Agri Business

Farm sector awaits its own booster dose

Rajalakshmi Nirmal BL Research Bureau | Updated on September 30, 2019 Published on September 30, 2019

While corporates are being showered with bounties, there is one segment that is crying for attention — agriculture.

Three years have gone by since Prime Minister Narendra Modi promised to double farmers’ income (by 2022), but the Centre is silent on the progress on this front so far. In fact, it’s been a double whammy for farmers: on the one hand, they are faced with falling prices for their produce; on the other, prices of inputs have been rising relentlessly.

The wholesale prices of most pulse crops, including tur (red gram), urad (black gram), bengal gram, and even oilseeds especially groundnut, are 15 to 30 per cent lower than the prices recorded three years ago.

While the Centre increased the minimum support price (MSP) for crops last year offering a 50 per cent return on cost of production, there has not been much relief as procurement has not scaled up. In fact, paddy, ragi, bajra, moong, urad, arhar, groundnut, soyabean, rapeseed and mustard are all trading below their MSPs now, according to a CRISIL report.

The increase in output in recent years has not met with a commensurate rise in demand, pulling down the prices, in the process.

Besides low output prices, another factor squeezing profits for farmers is the rising cost of inputs. The prices of high-speed diesel (HSD), DAP (diammonium phosphate), insecticides and pesticides, agriculture tractors, cattle feed and electricity, have all moved up in the last three years. So, doubling farm income seems a distant dream, with income going back to even the 2015-16 level appearing difficult.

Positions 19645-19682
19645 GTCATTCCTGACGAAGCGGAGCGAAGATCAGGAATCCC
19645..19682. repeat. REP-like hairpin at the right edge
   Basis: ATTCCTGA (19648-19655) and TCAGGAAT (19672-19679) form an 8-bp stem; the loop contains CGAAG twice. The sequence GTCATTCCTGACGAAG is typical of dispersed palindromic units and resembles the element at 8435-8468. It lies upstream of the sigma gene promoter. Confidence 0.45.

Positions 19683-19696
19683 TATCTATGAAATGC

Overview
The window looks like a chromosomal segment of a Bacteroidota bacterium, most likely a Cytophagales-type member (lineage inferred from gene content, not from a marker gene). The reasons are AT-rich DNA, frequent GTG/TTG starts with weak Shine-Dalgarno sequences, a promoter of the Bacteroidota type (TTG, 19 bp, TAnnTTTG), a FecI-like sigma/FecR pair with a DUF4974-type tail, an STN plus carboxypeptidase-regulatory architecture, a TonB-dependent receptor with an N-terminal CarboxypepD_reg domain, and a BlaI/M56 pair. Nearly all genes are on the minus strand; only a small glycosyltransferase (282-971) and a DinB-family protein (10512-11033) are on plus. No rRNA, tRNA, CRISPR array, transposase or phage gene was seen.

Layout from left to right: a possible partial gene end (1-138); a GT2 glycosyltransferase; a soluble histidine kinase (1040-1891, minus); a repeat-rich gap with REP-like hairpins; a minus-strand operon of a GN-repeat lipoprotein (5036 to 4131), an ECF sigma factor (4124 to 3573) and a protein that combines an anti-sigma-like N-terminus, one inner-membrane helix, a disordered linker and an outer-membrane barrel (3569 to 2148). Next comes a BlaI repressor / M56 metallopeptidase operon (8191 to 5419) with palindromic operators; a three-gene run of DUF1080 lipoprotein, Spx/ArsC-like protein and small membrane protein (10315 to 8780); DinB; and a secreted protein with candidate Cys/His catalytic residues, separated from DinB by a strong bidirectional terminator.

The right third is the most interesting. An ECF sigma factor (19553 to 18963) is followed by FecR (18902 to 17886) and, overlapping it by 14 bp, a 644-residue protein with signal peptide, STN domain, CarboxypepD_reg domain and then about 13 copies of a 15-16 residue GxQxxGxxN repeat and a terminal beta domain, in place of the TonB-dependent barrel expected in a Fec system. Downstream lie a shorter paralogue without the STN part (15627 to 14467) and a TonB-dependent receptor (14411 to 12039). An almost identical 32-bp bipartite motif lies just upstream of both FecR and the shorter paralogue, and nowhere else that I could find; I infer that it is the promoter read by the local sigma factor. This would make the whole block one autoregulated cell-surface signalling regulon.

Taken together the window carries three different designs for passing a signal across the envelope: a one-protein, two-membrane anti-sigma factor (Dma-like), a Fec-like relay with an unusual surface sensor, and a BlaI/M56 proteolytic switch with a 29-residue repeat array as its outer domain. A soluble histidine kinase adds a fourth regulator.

Input prices up sharply

 

The prices of different farm inputs have been on an upward trajectory in recent years. The Wholesale Price Index (WPI) captures the trend in some of these inputs. For instance, the WPI on HSD has gone up from around 65 in mid-2016 to 94 now.

Similarly, the WPI on insecticides and pesticides has gone up from 110 to 120. The index for agriculture tractors, cattle feed and electricity has also moved up. In terms of percentage, the price increase in these farm inputs has been to the tune of 5-10 per cent in each of the last three years.

Further, labour costs have also gone up. Wages of agricultural labour were up 5 per cent in 2018, after rising 4.7 per cent in 2017 and a negative 1.9 per cent in 2016, shows data from the Centre for Agricultural Costs & Prices (CACP). Some States such as Rajasthan, AP, Bihar, Karnataka and Tamil Nadu have in fact seen sharp increase in labour costs to the tune of 5-14 per cent in 2018.

The rising trend in input prices is also seen in the Input Price Index of CACP. Though the index shows a lower increase in overall costs (+4.5 per cent CAGR in the last three years), the trend is only up.

Ground-level observations, however, show that the rise in costs for a farmer has been far higher.

A representative of farmers from Maharashtra said that labour costs have gone up from around ₹250/day to ₹280-300/day now in the State. Note the fact that labour costs make for almost half the total cost of production for a farmer.

Also, the farmer stated that the price of fertilisers, especially DAP, has gone up from ₹1,100/bag (of 50 kg) two years ago to ₹1,400/bag now.

The price increase in DAP can be explained by higher prices of phosphoric acid and the increase in price of potash in the international markets.

India meets its entire demand for potash through imports; so, weakening of the rupee has also resulted in higher price of fertilisers where potash is a key raw material.

In fact, prices of potassium chloride, commonly referred to as MOP or muriate of potash, have also gone up in the last one year, added the representative.

The other key input — natural gas, which is a feedstock for manufacturing fertilisers — has also seen prices go up since 2017. From $2.48/mmbtu in April 2017, the price of natural gas has increased to $3.69/mmbtu now.

Published on September 30, 2019
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